The Malta Independent 26 June 2022, Sunday

AML/CFT strategy: MFSA to continue identifying areas where it can strengthen practices

Monday, 21 June 2021, 13:09 Last update: about 2 years ago

The MFSA has published a status update on the implementation of the 2019 MFSA Anti-Money Laundering/Countering Funding of Terrorism (AML/CFT) supervisory strategy.

The document, the Authority said, marks its “ongoing commitment to developing and embedding best practices throughout the financial services industry, as well as internally within the organisation itself, to deter financial crime.”


The status update acts as a follow-up to the 2019 AML/CFT Strategy and provides an overview of the action points and projects that have been completed, as well as those still in progress. “Since 2019, the MFSA has registered significant improvement in the area of AML/CFT,” it said in a statement.

These include: The setting up of a dedicated Financial Crime Compliance function composed of 20 fully trained employees; The setting up of a separate Due Diligence function which provides an additional layer of checks and balances, complementing the Authority’s authorisations and supervisory functions; The thorough and holistic review of the MFSA’s supervisory and authorisation processes; The integration of an AML/CFT element in all prudential and conduct supervisory work; The setting up of a new Risk function to assist in the application of the risk-based approach; Extensive training programmes for all MFSA employees including mandatory AML/CFT, Sanctions and Anti-Bribery and Corruption programmes, totalling to 743 training hours as at end 2020; The strengthening of the Enforcement function with additional people capacity, enabling investigations of potential breaches and prompt action in case of non-compliance.”

“It also includes increased supervisory focus on fitness and propriety, competence, and personal liability of senior management - The MFSA requested an MLRO substitution from 16 licence applicants throughout 2019, and a further 29 in 2020; The update of the Trusts and Ultimate Beneficial Ownership Register (TUBOR), which saw a ten-fold increase in registrations since its launch in 2018; The revision of the Company Service Providers regime; And a significant increase in outreach programmes and industry awareness.”

Anthony Eddington, Head of Financial Crime Compliance at the MFSA said: “The MFSA has managed to increase AML/CFT full-scope examination capacity from 25 in 2019, to 81 in 2020. During these examinations, the MFSA checks the financial crime controls in place which seek to ensure that entities, such as banks and financial institutions, are not used for the purpose of laundering money or for the financing of terrorism. We also verify that if criminal activity is identified as a result of the institution’s transaction monitoring processes or other factors that come to light, a suspicious transaction report is made to the FIAU. If we identify weak systems and controls with respect to AML/CFT, this is reported to the FIAU which, in turn, takes regulatory action. As a result of our efforts, we have considerably enhanced the AML/CFT control framework through more robust intrusive inspections, evidencing effective proportionate and risk-based supervision.”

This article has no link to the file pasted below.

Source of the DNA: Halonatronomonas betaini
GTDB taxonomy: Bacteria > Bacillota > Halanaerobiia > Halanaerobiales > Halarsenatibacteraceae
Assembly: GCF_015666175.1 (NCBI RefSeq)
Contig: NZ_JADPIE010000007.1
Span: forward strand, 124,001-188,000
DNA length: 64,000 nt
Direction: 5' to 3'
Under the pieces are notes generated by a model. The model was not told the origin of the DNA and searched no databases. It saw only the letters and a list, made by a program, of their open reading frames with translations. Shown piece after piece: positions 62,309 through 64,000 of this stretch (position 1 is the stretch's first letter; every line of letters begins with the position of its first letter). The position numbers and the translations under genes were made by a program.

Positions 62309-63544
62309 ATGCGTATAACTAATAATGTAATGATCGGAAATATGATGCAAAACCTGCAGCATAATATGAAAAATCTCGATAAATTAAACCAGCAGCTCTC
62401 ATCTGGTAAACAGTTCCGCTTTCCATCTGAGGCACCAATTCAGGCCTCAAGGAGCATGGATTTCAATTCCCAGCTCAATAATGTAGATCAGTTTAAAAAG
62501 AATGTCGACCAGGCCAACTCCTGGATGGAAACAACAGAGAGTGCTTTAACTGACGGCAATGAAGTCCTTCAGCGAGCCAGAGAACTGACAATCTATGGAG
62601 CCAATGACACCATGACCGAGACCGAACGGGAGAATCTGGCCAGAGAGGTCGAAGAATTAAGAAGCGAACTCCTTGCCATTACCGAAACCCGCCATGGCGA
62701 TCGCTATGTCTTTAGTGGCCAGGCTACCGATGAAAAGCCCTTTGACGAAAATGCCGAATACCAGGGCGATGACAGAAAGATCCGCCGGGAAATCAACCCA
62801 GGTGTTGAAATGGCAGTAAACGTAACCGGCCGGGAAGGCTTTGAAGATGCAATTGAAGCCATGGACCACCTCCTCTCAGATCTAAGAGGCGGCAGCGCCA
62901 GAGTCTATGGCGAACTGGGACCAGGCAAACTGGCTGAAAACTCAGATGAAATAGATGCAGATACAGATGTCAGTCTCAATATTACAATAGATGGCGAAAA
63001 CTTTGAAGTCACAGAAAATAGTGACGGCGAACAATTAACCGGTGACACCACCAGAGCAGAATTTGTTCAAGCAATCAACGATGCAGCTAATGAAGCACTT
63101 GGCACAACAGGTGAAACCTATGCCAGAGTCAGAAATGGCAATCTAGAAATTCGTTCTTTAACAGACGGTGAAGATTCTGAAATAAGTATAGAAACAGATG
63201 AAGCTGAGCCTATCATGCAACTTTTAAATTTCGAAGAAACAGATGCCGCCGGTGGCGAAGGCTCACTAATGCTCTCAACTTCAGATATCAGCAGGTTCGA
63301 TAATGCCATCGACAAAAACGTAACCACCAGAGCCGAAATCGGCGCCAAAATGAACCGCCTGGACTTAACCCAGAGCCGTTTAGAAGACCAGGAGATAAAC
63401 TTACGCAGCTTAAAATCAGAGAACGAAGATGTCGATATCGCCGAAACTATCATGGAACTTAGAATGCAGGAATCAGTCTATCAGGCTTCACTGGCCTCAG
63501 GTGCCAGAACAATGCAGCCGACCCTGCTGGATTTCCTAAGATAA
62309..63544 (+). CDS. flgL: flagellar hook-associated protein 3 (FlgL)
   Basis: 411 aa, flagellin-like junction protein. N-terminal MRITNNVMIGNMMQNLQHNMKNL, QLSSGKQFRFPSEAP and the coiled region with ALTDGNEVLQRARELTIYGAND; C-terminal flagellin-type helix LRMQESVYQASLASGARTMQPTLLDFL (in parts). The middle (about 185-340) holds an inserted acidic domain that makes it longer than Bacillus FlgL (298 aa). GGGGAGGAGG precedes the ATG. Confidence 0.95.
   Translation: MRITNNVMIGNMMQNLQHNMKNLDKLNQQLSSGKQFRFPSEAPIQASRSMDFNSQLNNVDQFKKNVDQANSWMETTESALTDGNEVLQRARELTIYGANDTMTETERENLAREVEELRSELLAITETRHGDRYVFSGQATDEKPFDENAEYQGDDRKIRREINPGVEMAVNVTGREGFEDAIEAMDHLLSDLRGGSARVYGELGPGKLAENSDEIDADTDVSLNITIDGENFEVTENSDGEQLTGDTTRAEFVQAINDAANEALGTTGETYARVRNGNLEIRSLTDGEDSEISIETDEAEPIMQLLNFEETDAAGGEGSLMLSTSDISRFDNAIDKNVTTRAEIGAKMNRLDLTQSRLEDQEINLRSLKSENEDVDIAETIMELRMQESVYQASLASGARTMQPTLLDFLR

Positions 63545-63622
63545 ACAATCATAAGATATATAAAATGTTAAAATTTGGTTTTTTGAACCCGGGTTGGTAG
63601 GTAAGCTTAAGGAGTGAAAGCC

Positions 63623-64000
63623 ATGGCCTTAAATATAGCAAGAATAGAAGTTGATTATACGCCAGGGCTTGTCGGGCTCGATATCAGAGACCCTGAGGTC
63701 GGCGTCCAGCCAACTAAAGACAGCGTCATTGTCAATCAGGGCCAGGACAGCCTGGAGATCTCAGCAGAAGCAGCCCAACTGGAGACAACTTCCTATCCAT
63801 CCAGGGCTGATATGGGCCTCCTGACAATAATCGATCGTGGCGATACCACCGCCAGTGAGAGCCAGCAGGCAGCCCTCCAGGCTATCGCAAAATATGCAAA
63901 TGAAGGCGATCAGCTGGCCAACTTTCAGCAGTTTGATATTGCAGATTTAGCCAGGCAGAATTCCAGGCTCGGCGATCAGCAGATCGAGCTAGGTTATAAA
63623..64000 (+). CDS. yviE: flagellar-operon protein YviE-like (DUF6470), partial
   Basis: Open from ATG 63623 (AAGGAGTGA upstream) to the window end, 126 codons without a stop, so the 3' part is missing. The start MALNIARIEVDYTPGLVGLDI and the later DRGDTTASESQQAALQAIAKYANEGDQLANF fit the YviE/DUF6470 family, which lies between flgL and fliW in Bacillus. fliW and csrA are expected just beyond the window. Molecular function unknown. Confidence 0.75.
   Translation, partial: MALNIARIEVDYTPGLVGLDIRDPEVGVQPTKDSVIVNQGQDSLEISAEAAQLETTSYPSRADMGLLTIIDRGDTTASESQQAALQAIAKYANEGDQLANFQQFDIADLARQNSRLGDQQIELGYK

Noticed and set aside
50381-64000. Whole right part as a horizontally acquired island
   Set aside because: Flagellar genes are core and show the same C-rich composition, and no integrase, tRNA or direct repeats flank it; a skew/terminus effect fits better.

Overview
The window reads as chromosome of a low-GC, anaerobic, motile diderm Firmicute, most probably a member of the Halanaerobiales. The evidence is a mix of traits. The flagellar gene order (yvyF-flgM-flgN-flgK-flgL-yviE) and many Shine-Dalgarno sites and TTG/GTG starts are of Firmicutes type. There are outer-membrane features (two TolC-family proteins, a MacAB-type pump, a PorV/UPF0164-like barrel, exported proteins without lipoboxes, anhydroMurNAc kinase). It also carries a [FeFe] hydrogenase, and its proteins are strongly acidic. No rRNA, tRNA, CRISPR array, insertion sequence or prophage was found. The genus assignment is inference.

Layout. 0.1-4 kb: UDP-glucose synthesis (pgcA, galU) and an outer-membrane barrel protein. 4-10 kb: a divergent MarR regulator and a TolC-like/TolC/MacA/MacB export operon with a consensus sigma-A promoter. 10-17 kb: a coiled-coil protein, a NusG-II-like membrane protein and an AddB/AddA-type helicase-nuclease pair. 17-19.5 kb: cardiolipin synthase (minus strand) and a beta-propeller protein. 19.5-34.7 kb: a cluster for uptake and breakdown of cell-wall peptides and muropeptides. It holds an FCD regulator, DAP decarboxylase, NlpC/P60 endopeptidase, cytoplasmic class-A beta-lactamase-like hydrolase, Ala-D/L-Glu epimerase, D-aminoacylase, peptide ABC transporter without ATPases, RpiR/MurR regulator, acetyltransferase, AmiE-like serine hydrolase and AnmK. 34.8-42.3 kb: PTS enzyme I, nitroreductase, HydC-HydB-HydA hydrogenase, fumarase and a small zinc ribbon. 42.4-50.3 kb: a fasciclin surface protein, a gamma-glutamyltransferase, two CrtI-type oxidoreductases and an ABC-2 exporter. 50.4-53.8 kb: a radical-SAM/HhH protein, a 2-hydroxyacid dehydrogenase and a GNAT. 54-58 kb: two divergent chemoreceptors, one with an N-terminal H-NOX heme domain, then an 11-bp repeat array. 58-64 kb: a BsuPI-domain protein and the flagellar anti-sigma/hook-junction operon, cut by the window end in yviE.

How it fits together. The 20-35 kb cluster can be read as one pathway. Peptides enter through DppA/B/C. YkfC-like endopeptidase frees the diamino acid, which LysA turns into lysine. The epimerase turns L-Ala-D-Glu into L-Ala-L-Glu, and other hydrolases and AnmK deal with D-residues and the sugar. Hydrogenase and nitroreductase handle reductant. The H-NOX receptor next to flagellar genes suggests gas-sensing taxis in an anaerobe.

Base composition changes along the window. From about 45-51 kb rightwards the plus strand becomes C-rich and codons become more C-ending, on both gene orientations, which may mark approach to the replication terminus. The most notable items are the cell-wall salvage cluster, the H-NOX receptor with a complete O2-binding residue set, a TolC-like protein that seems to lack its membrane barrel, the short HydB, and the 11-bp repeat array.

The detection methods that have been implemented act as a credible deterrence to those parties that wish to circumvent or attempt to circumvent AML/CFT controls, the MFSA statement read. With the strengthening of the Money Laundering Regulations in 2020, personal liability is placed upon all significant control function holders.

“Our measure of success is not just in numbers but rather in the improvement of compliance culture of financial services operators in Malta. We have seen a positive shift in this respect, with real investment in back-office systems, controls and people. It is more difficult today to launder money through our financial system or to finance terrorism from Malta’s financial institutions”, added Anthony Eddington.

MFSA CEO ad interim and Chief Officer Supervision Christopher P. Buttigieg said: “The thorough and holistic review of the MFSA’s supervisory and onboarding processes has been our number one priority for the past two years. It is critical for the MFSA and its national counterparts to keep up with existing and emerging criminal threats and vulnerabilities. It is our responsibility to ensure that market players implement a strong and effective compliance framework that deters and detects criminal infiltration. Hence, significant investment in financial crime compliance is necessary and vital for the integrity of Malta’s financial system.”

The MFSA statement said that it will continue to identify areas where it can strengthen its practices through engagement with other Supervisory Authorities, participation in the international community and through an ongoing process of organisational development.

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